Tuesday, February 28, 2006

Joint custody could improve state's child support efforts - Michigan

Joint custody could improve state's child support efforts


One thousand seven hundred employees now work full-time in Friend of the Court offices as referees, counselors, clerks, and support staff in all 83 Michigan counties. In addition, many employees of the criminal justice system devote a major portion of their workday to this last vestige of debtor's prison.

So it is no surprise that there was consternation in Lansing over a federal plan that cut nearly a quarter billion dollars in Michigan subsidies for child-support enforcement. But one state legislator,
Rep. Leslie Mortimer, R-Horton, has introduced a bill that could reduce the need for devoting so many resources to child support enforcement.

It would simply amend the Child Custody Act of 1970 to create a presumption that parents who divorce maintain joint custody of their minor children. Both would retain the legal right to authorize medical treatment, have access to school records and so forth. Both would have physical custody of their child(ren) for alternating and substantially equal periods of time.

The legislation makes provision for rebutting the presumption of joint custody -- if a parent is either "unfit, unwilling or unable," or moves residence so far away as to preclude maintaining established school schedules. But in the overwhelming majority of cases, it will simply give defendants back some control over their own fate.

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Friday, February 24, 2006

Bills in New York would require courts to treat mom, dad equally

'Shared parenting' seen as custody solution
Bills in New York would require courts to treat mom, dad equally


A.330 in the New York State Assembly would guarantee "statutory presumption of joint custody" in divorce cases "so that both parents can continue to share in the responsibilities and duties of the children's upbringing."

The bill, sponsored by
Democratic Assemblyman Harvey Weisenberg, states that continuing contact with both parents through "shared parenting" is in the best interests of minor children – as well as their parents.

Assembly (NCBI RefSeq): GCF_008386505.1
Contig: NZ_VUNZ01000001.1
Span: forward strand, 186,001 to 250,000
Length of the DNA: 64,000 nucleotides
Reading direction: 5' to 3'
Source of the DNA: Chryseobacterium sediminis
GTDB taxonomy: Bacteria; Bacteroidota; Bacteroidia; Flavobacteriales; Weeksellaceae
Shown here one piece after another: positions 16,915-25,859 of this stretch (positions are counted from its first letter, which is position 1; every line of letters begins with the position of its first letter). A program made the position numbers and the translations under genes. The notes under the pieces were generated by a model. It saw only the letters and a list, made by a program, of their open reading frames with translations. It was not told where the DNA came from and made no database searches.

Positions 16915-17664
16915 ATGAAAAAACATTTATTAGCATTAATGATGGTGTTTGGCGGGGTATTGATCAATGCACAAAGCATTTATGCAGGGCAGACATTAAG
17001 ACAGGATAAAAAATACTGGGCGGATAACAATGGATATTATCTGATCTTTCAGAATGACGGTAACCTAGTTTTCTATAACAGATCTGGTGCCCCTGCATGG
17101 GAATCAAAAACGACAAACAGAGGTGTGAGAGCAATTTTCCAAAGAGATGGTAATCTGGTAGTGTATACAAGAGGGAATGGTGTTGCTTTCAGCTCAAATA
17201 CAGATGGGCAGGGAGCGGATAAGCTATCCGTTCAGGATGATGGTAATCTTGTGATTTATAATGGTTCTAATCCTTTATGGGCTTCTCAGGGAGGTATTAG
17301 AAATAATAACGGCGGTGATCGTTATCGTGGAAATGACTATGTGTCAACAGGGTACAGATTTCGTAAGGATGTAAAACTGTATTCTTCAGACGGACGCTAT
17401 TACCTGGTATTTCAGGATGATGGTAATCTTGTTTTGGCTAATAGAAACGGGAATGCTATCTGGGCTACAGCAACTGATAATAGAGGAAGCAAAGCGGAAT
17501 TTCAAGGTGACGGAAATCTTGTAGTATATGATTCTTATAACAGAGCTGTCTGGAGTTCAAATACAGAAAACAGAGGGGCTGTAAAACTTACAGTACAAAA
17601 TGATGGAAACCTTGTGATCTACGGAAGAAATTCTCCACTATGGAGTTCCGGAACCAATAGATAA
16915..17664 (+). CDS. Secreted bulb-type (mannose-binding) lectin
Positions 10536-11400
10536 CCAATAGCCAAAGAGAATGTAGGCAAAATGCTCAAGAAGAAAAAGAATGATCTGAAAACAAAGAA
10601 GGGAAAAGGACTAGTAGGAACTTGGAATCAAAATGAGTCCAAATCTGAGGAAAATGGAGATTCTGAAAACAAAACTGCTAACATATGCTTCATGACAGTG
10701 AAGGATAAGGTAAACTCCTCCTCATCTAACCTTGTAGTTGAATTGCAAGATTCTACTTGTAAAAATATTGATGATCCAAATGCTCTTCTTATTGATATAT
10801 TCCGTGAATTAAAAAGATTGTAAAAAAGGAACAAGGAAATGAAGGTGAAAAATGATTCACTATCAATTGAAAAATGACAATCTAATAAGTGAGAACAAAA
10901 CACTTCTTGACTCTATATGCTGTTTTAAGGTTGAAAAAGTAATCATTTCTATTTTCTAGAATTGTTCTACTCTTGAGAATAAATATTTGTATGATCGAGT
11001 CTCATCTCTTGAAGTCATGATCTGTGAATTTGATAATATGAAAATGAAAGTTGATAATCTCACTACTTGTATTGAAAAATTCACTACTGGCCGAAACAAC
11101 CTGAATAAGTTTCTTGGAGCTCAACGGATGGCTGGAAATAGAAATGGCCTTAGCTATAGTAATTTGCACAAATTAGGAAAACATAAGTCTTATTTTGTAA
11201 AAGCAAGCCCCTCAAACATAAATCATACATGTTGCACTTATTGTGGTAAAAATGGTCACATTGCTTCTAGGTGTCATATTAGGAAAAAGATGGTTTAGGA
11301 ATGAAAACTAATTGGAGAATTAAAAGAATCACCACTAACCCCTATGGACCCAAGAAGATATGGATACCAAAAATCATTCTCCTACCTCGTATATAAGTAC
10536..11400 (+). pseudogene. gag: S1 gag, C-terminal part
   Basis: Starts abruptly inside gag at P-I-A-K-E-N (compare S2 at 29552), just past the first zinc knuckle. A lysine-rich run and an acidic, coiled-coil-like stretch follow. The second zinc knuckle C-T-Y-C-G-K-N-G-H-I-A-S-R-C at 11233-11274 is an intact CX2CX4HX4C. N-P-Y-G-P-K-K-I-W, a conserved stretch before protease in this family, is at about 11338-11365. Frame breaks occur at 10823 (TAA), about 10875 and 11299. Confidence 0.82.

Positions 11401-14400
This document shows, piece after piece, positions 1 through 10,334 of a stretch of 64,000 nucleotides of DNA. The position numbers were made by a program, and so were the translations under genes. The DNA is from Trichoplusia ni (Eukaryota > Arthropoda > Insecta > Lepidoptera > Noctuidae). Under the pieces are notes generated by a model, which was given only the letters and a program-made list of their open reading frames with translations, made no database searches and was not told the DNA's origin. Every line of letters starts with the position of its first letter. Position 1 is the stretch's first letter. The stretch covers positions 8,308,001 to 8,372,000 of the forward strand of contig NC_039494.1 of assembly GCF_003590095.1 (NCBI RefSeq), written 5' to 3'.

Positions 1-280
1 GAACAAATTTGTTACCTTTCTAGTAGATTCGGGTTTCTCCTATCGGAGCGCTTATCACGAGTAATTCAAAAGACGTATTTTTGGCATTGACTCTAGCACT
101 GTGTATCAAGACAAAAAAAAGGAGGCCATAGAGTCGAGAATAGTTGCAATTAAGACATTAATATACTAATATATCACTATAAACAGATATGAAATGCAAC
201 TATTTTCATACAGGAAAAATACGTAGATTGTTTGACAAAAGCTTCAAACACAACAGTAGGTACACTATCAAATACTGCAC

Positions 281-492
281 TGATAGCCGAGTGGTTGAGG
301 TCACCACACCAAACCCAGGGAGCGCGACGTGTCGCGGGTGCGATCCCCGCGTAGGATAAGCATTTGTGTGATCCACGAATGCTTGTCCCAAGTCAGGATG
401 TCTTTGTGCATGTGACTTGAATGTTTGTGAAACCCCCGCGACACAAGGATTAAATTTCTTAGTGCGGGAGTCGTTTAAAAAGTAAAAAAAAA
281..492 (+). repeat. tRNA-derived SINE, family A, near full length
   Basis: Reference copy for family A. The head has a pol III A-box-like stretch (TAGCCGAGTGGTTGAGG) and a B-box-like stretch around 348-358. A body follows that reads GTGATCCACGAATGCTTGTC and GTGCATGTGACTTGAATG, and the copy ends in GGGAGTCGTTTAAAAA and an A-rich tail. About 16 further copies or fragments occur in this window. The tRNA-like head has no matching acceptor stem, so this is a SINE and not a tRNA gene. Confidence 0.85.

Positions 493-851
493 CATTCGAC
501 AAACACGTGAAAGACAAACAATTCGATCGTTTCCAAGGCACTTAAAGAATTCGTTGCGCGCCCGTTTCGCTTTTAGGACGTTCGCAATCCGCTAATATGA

Under the legislation, courts would be required to award joint custody unless something were brought to light to prove such an arrangement would be detrimental to the children. That fact would have to be proved by the party seeking sole custody.

"Shared parenting," the bill states, means "both parents would remain legally responsible and in control of their children so that both parents share in the care and upbringing of their children."

States the legislation: "Currently, there is no preference for shared parenting in New York. The court may award joint custody, but in practice rarely does so."

Weisenberg's bill has been endorsed by the New York City Council and fathers' rights organization
Coalition of Fathers and Families NY, Inc. A companion bill in the Senate is S.291.

Another similar bill pending in the Assembly is A.6670 by
Assemblyman Brian Kolb. One of its provisions is to change state statutory language so the term "visitation" for non-prime custodial parents is substituted with "parenting time."

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Monday, February 20, 2006

Can A Human Wallet Build A Snow Fort?

I saw this picture on NHCustody.org and wanted to share. *Hope they don't mind!*

Can a human wallet help build a snowfort? NO. But, a Dad can...

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Paternity fraud rampant in U.S.

Paternity fraud rampant in U.S.


More than three years ago, a Maine district court judge ruled that Geoffrey Fisher no longer had to pay child support for a child that wasn't his.

But that didn't stop the state from revoking Fisher's driver's license and coming after him for thousands of dollars it says he owes in back payments.

Last year, Maine sent Fisher, 35, a letter seeking $11,450 in child support, even though officials know that DNA tests proved he isn't the father of the child in question.